Treating eczema with corticosteroids, for example, often drives a superficial skin inflammation deeper into the body. The skin rash may improve, but the patient often develops asthma. This is an example of pushing what was a superficial inflammatory response on the skin deeper into the body, in this case to the skin’s paired organ, the lungs. In the reverse direction, when the asthma improves, the eczema usually will return.

If someone does not understand this relationship, they may view the return of the rash as a worsening of symptoms and once again apply the steroid cream, causing the asthma to return.

This alternating suppression and eruption may continue for years until the lungs finally are too tired to “push” the inflammation back up to the surface. At this point, the suppression progresses from chronic inflammation (asthma) to degeneration, or actual tissue breakdown. Cancer and tumor formation are examples of degeneration, as are emphysema, cardiovascular disease, strokes, and multiple sclerosis.

Restoration of Health

The good news inherent in this paradigm is that the body can be catalyzed to reverse the progression of disease and restore health. The concept of restorative medicine—the upward flow in the chart above—has been lost in conventional medicine. Without this understanding of the reversal of the disease process, degenerative conditions inevitably become terminal illnesses. Applying the principles of restorative medicine, true healing is possible.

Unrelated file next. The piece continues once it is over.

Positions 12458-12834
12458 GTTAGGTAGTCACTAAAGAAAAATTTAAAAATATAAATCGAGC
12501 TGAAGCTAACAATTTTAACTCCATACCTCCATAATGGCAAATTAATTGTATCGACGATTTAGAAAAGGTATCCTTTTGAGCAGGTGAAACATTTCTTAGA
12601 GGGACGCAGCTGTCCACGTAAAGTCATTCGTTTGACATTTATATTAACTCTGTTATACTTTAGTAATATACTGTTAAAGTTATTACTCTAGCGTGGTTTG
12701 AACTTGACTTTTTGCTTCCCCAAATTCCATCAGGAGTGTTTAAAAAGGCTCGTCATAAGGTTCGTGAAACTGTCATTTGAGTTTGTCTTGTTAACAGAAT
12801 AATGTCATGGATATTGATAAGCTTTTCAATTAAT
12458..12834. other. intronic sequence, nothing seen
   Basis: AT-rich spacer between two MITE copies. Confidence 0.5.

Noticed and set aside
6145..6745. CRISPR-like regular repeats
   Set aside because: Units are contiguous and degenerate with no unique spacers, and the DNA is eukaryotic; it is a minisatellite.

Examples of restorative therapies include:

  • Homeopathy
  • Dietary changes
  • Herbs
  • Hydrotherapy
  • Nutrients and other supplements
  • Qigong
  • Restorative yoga
  • Tai chi
  • Meditation
  • Prayer

This is a representative, not an exhaustive list. Many classical therapies may be incorporated that strengthen the body to the point that it can push whatever the initial disturbance was back to the “surface.”

If “suppression” drives inflammation deeper into the body, as with the example of suppressed eczema catalyzing the development of asthma, then the restoration of health entails pushing these deeply buried illnesses back up to the surface.

The classical term for this return of old symptoms is “healing crisis.” I prefer the term “house cleaning.” Think of suppression as sweeping an illness under the carpet. Even though the acute symptoms have resolved, the illness has not been completely discharged from the body. Instead, it is buried deeper in the body, or “swept under the carpet.”

As the body increases in strength, it gains enough energy to “lift up the carpet”, which then brings the old illnesses back into view. Thankfully, the body usually does not sweep this “debris” to the surface all at once. Usually, one or two symptoms return, often in a milder form than their initial occurrence. This process is repeated again and again, sometimes over many years, until the backlog of suppressed inflammatory conditions is finally completely cleared.

Someone with a history of numerous bouts of bronchitis, for example, might have a runny nose but no fever or cough for a few days during a bout of “house cleaning.” A patient recovering from asthma might have a mild outbreak of eczema that lasts for a few days or weeks before resolving. If these episodes of “house cleaning” are well managed, the symptoms are mild and pass quickly.

Even natural medicines, if inappropriately prescribed, have the potential to suppress symptoms, but this is much less common that with the arsenal of conventional medications. Ultimately, natural medicines have three primary purposes when appropriately applied: to tonify and strengthen the body so that it can “clean house”; to speed the discharge and resolution of acute inflammation; and to build greater levels of vitality.